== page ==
AMY WRIGHT GLENN: First of all, what is a “full spectrum doula”?
CLARE: A full spectrum doula is someone who supports people throughout the full spectrum of pregnancy or reproductive health experiences. Usually this means pregnancy, miscarriage and pregnancy or fetal loss, abortion, birth, and postpartum. For me, full spectrum doulas must support folks through abortion to truly call themselves full spectrum, since abortion is one of the most common outcomes of pregnancy.
While we know 1 in 4 women of childbearing age will have an abortion, this statistic comes to life when you hear hundreds of individuals' stories. Our clients are mothers, young teens, hardworking women, women who've just recently given birth, deeply religious people, and anti-choice people. All kinds of people choose abortion, and we support them all unconditionally.
I consider myself both a full spectrum doula and an abortion doula. I like to use the term abortion doula because naming abortion is always powerful in fighting stigma, and also because the majority of my doula experience has been with supporting people having abortions.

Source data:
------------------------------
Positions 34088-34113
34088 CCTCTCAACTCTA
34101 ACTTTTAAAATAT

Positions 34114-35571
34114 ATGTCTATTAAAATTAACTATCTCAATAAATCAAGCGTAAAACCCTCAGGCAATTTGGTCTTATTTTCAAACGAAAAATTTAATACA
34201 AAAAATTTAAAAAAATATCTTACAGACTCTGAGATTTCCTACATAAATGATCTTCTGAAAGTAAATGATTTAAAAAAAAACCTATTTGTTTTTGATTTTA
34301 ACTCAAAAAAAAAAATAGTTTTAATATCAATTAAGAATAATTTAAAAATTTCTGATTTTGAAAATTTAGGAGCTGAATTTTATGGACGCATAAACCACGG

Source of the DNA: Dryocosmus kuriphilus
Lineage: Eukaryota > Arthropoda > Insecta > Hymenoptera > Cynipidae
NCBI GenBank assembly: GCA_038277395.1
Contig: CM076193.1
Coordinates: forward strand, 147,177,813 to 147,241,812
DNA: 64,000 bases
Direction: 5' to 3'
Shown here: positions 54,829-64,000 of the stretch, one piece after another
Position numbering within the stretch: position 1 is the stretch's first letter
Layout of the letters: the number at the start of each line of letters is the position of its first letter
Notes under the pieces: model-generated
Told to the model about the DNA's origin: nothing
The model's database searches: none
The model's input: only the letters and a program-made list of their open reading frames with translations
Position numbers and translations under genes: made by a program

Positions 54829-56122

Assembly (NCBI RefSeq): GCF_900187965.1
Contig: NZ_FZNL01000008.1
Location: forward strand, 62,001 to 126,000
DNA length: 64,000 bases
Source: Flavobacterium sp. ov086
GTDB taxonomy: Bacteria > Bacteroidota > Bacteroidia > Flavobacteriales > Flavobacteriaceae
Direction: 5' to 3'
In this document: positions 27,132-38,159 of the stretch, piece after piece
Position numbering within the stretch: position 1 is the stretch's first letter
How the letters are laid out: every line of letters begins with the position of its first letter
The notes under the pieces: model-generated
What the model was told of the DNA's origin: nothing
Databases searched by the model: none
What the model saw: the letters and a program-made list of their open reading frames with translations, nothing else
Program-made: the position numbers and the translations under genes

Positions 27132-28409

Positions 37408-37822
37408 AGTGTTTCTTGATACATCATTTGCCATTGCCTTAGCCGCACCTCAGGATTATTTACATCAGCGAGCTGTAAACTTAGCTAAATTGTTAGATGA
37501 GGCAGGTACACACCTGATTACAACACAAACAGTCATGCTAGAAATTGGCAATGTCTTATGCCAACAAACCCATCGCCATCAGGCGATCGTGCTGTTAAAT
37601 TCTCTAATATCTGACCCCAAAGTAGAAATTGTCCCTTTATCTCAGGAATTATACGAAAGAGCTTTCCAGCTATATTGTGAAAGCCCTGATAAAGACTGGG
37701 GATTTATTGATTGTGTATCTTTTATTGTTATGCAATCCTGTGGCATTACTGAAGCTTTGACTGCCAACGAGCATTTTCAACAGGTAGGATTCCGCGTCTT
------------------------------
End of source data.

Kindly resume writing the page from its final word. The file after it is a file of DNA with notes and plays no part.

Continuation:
AMY: What training do you have?
CLARE: I was trained as an abortion doula in 2014 by Baltimore-based doulas who used curriculum shared with us from The Doula Project in New York City and DC Doulas for Choice, in Washington, D.C. These were two of the early “abortion doula collectives” or programs providing abortion doula support via partnerships with abortion providers.
The term “abortion doula” began when doulas Miriam Zoila Perez, Lauren Mitchell, Mary Mahoney and others recognized the need for doula support through abortion. They founded The Doula Project in NYC and detail their process behind this journey, the pushback they received, and their experiences as abortion doulas in their book, "The Doulas."
AMY: What do you study?
CLARE: Abortion doula training includes learning about the procedures and medical processes of abortions (usually taught in trainings by a physician who provides abortions), the legal landscape and barriers to abortion access, stigma around abortion and cultural experiences that make can make abortion more difficult, and comfort measures and support techniques.
Most abortion doula trainings and organizations come to this work with a reproductive justice lens, meaning that our work is inherently intersectional and comes to this work understanding that it's not as simple as "choice," but understanding the social, economic and environmental barriers to true bodily autonomy and the ability to have children, not have children, and parent those children in safe and healthy communities.
AMY: What principles of doula work do you bring to your support of women choosing to terminate pregnancies?